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Nuclear Generating Plants and the Exemption Provided by Section 485 of the Real Property Tax Law

March 2002
  1. Background

    New York, like many other states, has restructured its electric industry in order to encourage the development of competition in the production and sale of electricity. It is generally believed that competition will provide opportunities for lower energy prices and new, innovative services. In addition, the move to competition is expected to attract new businesses and enhance the state's economic growth. Development of a competitive electricity marketplace involves the removal of the ownership and operation of electric generating facilities from electric utilities. Independent third parties now own and operate nearly all of the generating facilities and sell electricity in a competitive market.

    The Public Service Commission began examining competitive electric issues in 1993. In 1996, it issued a policy statement to guide New York's progress toward a competitive marketplace (Opinion No. 96-12, Opinion and Order Regarding Competitive Opportunities for Electric Service). In a series of environmental impact statements prepared in conjunction with consideration of plans to divest generation, it was concluded that, in general, assessments for power plants are likely to change as a result of the sales. In almost all cases, it was found that the assessments are likely to decrease, in some cases significantly.

    The Office of Real Property Tax Services (ORPTS) also studied the issue and the potential impact of divestiture on the appraisal method used for valuation of plants for assessment purposes, on the assessments, and on equalization rates. The existence of a market for electric generating facilities and the emergence of these facilities as income producing properties may impact the values of these facilities for real property tax purposes. In recognition of these factors, ORPTS is now considering all three approaches to valuation (e.g., cost, market and income), where appropriate data are available, in the appraisals it prepares for market value surveys and advisory appraisal purposes.

    Seeking to understand the impact of divestiture on real property values, the State directed ORPTS, in consultation with the Department of Public Service, to study these impacts and prepare a report that "shall review and detail the projected real property tax implications of the divestiture of generating assets by investor-owned utilities and make recommendations on ways to address any negative fiscal implications of such divestiture on local governments."1 This report, which also addressed "the effect of such divestiture on the methods of evaluation of such generating facilities and assets for real property tax purposes," was issued in December 1999.2

    The report found that significant changes in the market values of some plants for tax purposes could occur in the years following restructuring of the industry. The potential volatility would likely create an uncertain fiscal planning environment for local governments -- especially those heavily reliant on property taxes paid by generating plants -- in some areas of the state. Apportionment of property taxes between municipalities in the same school district or county would also likely experience volatility as value changes were incorporated into determination of the state equalization rates used in the apportionment process. The report also recommended establishment of a multi-year payment-in-lieu-of-taxes (PILOT) program for generating plants until such time as market conditions in the industry stabilize. In response to the report's recommendations, a program of this type was created for nuclear plants under Chapter 87 of the Laws of 2001. The legislation in question also requires ORPTS to issue a report annually on the factors affecting the market for these facilities and the impact of the PILOT program on local property taxes. The present report is intended to fulfill this obligation for 2002.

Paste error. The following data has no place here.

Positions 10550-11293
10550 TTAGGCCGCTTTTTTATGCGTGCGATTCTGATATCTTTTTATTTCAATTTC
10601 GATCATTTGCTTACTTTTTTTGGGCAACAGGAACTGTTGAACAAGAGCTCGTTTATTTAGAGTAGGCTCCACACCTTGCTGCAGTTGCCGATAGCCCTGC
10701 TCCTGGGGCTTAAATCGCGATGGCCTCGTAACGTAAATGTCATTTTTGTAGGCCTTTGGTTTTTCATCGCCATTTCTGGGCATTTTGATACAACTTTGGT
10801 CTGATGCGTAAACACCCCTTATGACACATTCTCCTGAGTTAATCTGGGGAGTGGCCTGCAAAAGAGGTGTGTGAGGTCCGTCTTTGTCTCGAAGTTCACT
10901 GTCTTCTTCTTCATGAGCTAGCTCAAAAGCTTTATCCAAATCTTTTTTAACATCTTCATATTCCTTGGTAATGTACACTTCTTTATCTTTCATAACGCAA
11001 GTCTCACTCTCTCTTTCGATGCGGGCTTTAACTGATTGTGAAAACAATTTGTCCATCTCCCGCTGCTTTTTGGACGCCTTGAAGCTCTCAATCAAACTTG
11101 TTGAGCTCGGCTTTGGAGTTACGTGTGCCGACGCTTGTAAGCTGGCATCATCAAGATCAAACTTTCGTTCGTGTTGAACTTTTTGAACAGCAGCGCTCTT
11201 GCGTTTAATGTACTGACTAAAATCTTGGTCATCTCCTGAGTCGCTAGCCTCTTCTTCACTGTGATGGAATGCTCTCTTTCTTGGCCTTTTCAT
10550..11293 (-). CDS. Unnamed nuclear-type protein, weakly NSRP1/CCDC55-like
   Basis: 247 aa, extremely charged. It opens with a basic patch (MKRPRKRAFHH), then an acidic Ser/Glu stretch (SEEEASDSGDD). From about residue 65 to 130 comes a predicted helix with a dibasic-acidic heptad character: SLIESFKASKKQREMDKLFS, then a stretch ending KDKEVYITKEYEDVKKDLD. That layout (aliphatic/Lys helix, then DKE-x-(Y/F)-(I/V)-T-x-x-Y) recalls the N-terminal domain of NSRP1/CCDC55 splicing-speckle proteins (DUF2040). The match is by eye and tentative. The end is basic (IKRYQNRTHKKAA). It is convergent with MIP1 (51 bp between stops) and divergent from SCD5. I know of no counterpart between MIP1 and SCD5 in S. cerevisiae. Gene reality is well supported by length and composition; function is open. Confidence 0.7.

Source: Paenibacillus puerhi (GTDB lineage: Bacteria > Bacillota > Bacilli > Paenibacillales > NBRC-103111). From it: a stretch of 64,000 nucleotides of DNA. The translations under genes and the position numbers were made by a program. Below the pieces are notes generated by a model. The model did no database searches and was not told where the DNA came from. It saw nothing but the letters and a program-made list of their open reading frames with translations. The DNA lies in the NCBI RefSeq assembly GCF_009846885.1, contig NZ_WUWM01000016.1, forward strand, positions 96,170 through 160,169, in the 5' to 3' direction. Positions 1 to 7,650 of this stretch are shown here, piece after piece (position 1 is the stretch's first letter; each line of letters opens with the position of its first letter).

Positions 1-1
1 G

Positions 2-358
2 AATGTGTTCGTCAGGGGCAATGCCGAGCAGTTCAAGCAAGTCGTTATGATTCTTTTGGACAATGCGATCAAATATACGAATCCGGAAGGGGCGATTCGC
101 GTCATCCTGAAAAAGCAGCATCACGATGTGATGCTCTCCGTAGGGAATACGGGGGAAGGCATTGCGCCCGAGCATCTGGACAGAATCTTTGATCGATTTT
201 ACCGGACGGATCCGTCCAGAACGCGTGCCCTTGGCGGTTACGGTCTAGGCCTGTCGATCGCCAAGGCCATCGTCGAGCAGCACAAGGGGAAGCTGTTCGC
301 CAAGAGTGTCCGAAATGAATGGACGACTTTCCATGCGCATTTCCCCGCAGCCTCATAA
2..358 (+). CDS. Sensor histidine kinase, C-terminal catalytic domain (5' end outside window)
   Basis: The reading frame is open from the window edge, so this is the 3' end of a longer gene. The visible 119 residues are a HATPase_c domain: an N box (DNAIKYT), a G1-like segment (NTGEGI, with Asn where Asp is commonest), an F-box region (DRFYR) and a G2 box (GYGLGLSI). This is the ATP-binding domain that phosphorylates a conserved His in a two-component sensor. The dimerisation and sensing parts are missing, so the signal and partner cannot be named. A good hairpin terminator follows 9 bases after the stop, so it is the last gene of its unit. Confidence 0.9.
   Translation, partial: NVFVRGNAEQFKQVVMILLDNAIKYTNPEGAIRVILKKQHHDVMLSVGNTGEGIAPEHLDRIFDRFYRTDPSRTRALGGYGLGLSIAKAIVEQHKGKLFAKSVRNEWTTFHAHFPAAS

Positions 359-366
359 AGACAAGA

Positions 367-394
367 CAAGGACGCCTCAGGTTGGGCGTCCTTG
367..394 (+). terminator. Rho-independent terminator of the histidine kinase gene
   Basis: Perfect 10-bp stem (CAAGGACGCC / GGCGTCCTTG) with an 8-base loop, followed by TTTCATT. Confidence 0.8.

2. Nuclear Power Plants in New York

    At the present time there are seven nuclear power plants located in New York State. Their locations are shown in Figure 1. Although there are seven plants, they are located in only three towns. Three are in the Town of Scriba, Oswego County (Nine Mile 1, Nine Mile 2, and Fitzpatrick); three more are in the Town of Cortlandt, Westchester County (Indian Point 1, Indian Point 2, and Indian Point 3); and the remaining one (Ginna) is in the Town of Ontario, Wayne County. Six of the seven plants are currently in operation, but the Indian Point 1 plant was shut down permanently in 1974. Two of the plants -- Fitzpatrick and Indian Point 3 -- were owned by the tax-exempt New York State Power Authority before their sale to a private sector buyer in November 2000, and the remainder were already taxable (to their utility owners) prior to sale.